2Degrees is a new entrance infrastructure based telecommunication company owned by the U.S. and Britain in New Zealand. The company has built over 280 new cell sites in Auckland, Queenstown, Wellington, and Christchurch. It is the largest new private sector infrastructure project since it committed $280 million in investment in the building of the company. The company was launched in august 2009 as the third entrance in the telecommunication sector. It gained over 206000 subscribers in its first six months of operation.
The company’s mission is to challenge the incumbent nature of the telecommunication industry, to bring New Zealand greater value in terms of mobile pricing along with a range of innovative new products and services. It focuses on adopting international best practices, which include public safety in the spectrum use. The company managed to attract over 5million mobile phone customers taking over the New Zealand cell phone market. It competes with Vodafone and Telecom XT telecommunication companies.
Marketing is principle to any organization that desires to achieve maximum profits. It sells the organization’s products to the consumer. Marketing defines the nature of the business of the organization. A vital business activity such as marketing requires proper planning. It is proper planning that largely contributes to the success of any undertaking.The marketing plan is amongst the key plans in any organisation. However, different organisations tackle this vital sector differently. The recent past has witnessed enterprises placing emphasis on product oriented market plans in that the business produces what it can to the best of its ability. Focus shifted from product oriented plans to customer oriented. The current trend is a marketing plan that is market oriented (Bach 2000, p. 165).
This report tries to analyze and investigate strategic marketing for 2Degrees by looking at the marketing mix strategies, analyzing the environment and adopting positioning strategies by segmenting the relevant market between years of its entry January 2009 to May 2011. Eric Hertz, the CEO who has seen the company through its launch and successful product rollout of unique mobile applications for the company requested the research to measure its past, current, and future performance. The analysis is through research from scholarly books, conference proceedings and articles with relevant data and report released on June 28, 2011.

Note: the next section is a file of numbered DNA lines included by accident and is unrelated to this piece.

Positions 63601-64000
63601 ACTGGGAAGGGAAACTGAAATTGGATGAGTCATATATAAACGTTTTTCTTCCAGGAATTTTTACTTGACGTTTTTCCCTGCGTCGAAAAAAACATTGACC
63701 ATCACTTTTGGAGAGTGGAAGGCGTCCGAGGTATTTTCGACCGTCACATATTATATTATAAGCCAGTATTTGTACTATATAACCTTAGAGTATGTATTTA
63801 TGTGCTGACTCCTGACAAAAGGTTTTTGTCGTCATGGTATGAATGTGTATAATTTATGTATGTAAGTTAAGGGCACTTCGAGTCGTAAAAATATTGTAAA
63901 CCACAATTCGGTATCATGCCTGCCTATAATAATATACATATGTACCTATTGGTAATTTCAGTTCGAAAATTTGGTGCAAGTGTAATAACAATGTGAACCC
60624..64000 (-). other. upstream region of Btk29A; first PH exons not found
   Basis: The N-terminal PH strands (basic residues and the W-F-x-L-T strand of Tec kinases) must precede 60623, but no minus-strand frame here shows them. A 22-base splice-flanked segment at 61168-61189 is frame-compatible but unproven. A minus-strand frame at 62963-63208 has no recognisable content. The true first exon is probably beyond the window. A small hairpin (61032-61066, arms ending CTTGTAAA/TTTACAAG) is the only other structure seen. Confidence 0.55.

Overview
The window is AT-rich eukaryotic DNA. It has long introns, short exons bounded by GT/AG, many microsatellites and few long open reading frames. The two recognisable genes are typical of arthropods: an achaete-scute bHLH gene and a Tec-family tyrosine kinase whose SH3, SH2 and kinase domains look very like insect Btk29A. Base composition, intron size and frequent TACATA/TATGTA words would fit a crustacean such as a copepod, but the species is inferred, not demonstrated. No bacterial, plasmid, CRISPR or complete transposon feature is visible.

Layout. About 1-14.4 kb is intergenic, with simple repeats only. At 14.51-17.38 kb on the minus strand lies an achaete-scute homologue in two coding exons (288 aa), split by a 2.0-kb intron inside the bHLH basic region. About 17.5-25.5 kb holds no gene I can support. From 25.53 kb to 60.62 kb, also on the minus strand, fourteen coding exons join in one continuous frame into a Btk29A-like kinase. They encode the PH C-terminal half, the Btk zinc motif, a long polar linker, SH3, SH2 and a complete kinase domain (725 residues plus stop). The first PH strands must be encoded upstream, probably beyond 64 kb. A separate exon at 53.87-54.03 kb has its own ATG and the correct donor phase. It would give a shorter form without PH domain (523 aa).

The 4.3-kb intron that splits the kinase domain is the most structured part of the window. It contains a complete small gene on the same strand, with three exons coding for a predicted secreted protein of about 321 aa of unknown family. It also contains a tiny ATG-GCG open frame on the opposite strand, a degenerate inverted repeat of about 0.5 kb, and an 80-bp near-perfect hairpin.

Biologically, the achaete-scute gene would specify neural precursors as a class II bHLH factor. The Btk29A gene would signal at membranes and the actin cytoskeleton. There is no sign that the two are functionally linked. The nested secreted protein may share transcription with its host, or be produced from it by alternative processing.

Due to the expansive growth and influence on technology, 2Degrees Company has committed $250 million in building the third mobile network in Zealanders. It has hired competitive employees for example, Eric Hertz, who has more than 30 years experience in telecommunication and mobile wireless industry to cater for the increased complexity of decisions. The Company has also adapted the policy of delivering low carbon economy to cater for the increased government and society interventions (Two Degrees Mobile Limited 2011, para.2).
They are legal, political, social-cultural, technological changes, demographic, and natural forces influence the external and uncontrollable factors like competitors, changes in interest rates, cultural factors, and government regulations (Hooley 2004, p.17).
Social-cultural environment includes institutions and other forces that affect the basic values, behaviors and preferences of the society (Kotler 2007, p.37).The young people in New Zealand engage in many transactions that need a lot of mobile usage. 2Degrees target them as they establish their houses, buildings, and businesses. Customers of telecommunication in New Zealand demand for reduction in the terminal rates through establishment of a competitive market to reduce their expenses on mobile charges. 2Degrees had to decide to regulate their termination rates to attract customers and to satisfy their loyal customers (Two Degrees Mobile Limited 2011, par.2).
The economic environment involves those factors that affect the purchasing power and spending patterns of consumers. Given the current economic recession, both corporate and individual consumers are shoppers that are more careful (Reed 2007, p.185).
Given that 2Degrees is relatively new in the mobile network market, there is shallow local capital market in New Zealand. This affects a new entrant’s access to capital, local research and development (R&D), new services development and capital-intensive infrastructure building. The company has insufficient infrastructure and at the same time competition problems that leads to low productivity, employment and growth. The company has realized that customers spend little money in calling and internet charges; this limits the growth of the company. 2Degrees is even campaigning for a national infrastructure units plan in New Zealand (Two Degrees Mobile Limited 2011, par.1).
The political environment involves the pressure groups, government agencies and legislations that limit the activities of an organization. It is a constitutional duty of governments to draft public policies that govern commerce. Recent legislations focus towards protecting companies from each other, buffering consumers from unfair business practices and shielding interests of society against unrestrained business behavior (Bach 2000, p.134).
In New Zealand, decision making regarding spectrum management and competition policy maintained within the stake industry groups but the 2Degrees Company needs it done in the central government agencies to ensure competition in the telecommunication industry. It is lawful in New Zealand for telecommunication industry to engage in mischievous spectrum interference with international radio regulations (Two Degrees Mobile Limited 2011, par.4).